Taking swing on a new swing
DIRECT LINE - Boy Abunda () - July 25, 2005 - 12:00am
There’s not much rambling verbosity among members of the Affinity jazz group, perhaps because their best conversation happens when their music is being played. Such is the interplay and level of "affinity" in this progressive jazz quintet that has been making waves lately in Manila’s tightly-knit but rather sluggish jazz community.

This new swing collective is composed of some of the music industry’s finest jazz instrumentalists, including Johnny Alegre on guitar, Tots Tolentino on saxophone, Elhmir Saison on keyboards, Colby de la Calzada on bass and Koko Bermejo on drums.

Though also revered as top session musicians, they have chalked up years of experience as bandleaders in their own right, having led their own jazz ventures in recent years.

United by a passion for jazz, their skills showcased in smoky club gigs and high-profile concert dates and the much-anticipated self-titled debut album release, these artists found each other, forged a new sound and gradually broke out of familiar "bebop" jazz territory.

Affinity is the brainchild of its founder and lead guitarist Johnny Alegre. He is a formidable composer, top-notch record producer, one of the founding members of the UP Jazz Ensemble and a major player in such progressive jazz/rock outfits including Phase II, Hourglass and more recently, hard bop influenced J.R. Cobb Jazz Chamber.

It was in early 2002 – then taking a respite from J.R. Cobbs’ self-imposed hiatus – when Alegre broached the concept of assembling a CD anthology to Rhany Torres (an indie record producer and jazz anthologist), to provide jazz listeners a sample of Manila’s jazz scene – then and now.

The suggestion bore fruit with the release of the two-volume Adobo Jazz series of CDs, the first of which featured notable performances by groups such as WDOUJI, Majam, the J.R. Cobb Jazz Chamber, The Bobby Enriquez trio and other Pinoy jazz legends. Inspired by the Adobo Jazz project, Johnny followed through with Affinity.

In May 2002, starting with phone calls to friends, Tots, Colby, Koko and Elhmir, Johnny managed to assemble the stellar group that originally converged in the studio to record his musical composition, Stones of Intramuros.

"There’s something phenomenal about this band. There’s very little verbosity, and when we don’t indulge, it’s seldom about musical issues. We just talk about life in general and the things going on around us," Johnny confides.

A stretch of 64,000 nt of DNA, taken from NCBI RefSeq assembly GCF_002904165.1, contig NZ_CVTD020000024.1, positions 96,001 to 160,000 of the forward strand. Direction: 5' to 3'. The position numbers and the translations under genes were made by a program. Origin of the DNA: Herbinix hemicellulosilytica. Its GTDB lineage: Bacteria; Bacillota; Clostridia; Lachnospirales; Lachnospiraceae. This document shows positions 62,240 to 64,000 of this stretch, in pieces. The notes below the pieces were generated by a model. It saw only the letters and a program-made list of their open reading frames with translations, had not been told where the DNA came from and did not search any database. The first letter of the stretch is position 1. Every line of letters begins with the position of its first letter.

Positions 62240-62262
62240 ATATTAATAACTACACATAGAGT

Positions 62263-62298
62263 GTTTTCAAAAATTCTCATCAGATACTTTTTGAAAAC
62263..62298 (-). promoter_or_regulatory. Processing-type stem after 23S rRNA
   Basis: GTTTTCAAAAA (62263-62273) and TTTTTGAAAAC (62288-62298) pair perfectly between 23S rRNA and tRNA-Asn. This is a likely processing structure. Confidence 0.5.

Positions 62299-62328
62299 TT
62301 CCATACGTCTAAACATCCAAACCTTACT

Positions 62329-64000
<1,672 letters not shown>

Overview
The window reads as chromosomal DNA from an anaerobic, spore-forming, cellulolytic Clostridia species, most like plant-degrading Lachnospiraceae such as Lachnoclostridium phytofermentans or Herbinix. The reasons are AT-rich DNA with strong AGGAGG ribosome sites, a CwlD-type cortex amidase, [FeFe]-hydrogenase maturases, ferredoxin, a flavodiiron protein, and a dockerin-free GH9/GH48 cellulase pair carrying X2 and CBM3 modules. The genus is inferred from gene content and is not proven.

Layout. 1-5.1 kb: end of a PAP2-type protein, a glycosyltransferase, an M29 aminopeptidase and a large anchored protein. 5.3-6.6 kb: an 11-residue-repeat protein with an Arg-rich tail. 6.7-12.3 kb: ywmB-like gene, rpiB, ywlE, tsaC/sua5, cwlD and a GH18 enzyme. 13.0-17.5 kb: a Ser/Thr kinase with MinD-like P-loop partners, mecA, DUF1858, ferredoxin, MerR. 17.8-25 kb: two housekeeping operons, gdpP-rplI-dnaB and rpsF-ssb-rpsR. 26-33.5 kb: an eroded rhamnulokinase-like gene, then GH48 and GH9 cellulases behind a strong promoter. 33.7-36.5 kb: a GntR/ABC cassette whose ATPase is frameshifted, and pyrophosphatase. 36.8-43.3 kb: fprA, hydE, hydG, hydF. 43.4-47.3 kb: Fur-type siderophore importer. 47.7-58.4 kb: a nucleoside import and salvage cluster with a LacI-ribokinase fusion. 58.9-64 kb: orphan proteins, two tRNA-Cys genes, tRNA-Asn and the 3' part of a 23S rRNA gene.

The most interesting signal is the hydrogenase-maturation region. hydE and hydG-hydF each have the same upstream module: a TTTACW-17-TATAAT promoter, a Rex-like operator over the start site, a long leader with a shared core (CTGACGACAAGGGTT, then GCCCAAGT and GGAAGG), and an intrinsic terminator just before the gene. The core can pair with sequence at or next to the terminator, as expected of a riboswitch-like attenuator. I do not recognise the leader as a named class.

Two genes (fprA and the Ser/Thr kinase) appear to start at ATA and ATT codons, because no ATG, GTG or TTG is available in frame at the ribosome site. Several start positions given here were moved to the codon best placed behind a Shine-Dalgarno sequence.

With the release of their album under independent jazz label Candid Records, Johnny hopes doors will open – perhaps to offer a better introduction of themselves to the community of concert organizers here and abroad. Comprised mostly of his original compositions, the melodies of the songs in the album veer away from the traditional A-A-B-A and head-solo-head repetitions. "The album has a concert hall feel, a wide-open feel with lots of room for exploring," shares Johnny.

"We hope to make jazz viable in the scene," Johnny continues, "so we’re evangelizing, spreading the good word. This is like a crusade."

Out with the blue note, in with the new note, Affinity sets its sights on infinity as it redefines the boundaries of Manila’s jazz and takes swing on a new swing!
Vhong The Father
Vhong Navarro is one of the best young comedic actors today. He makes me laugh. His timing is impeccable. Maybe because he’s a fantastic dancer honed to excellence under the watchful eye of the formidable Chito Roño, "bossing" to Streetboys. But Vhong is not perfect. He is the first to declare this. He has excesses and weaknesses just like everyone.

But he is also lucky in his career. His moment is "now," which to my mind is the perfect time for someone as talented as he is to bloom into a big-time actor. He has D’Anothers, a Star Cinema movie currently showing under the direction of Bb. Joyce Bernal. And for someone as hot an actor as he is, Vhong again finds himself in the eye of the storm. He is being accused of being an irresponsible father.

He denies this. He says, "I am not a neglectful father to my two children (Ice and Bruno). I get strength and inspiration from them."

Provoked by some writers to talk about the annulment case Bianca Lapuz filed against him, Vhong again refused to comment since there is a court order that prohibits them from commenting on the pending case.

Vhong comes from a broken family. He knows how it is like to be a product of one. So his wish to be a good father comes from this experience. He says he learned from his own father that one can be a good dad in spite of a failed relationship.

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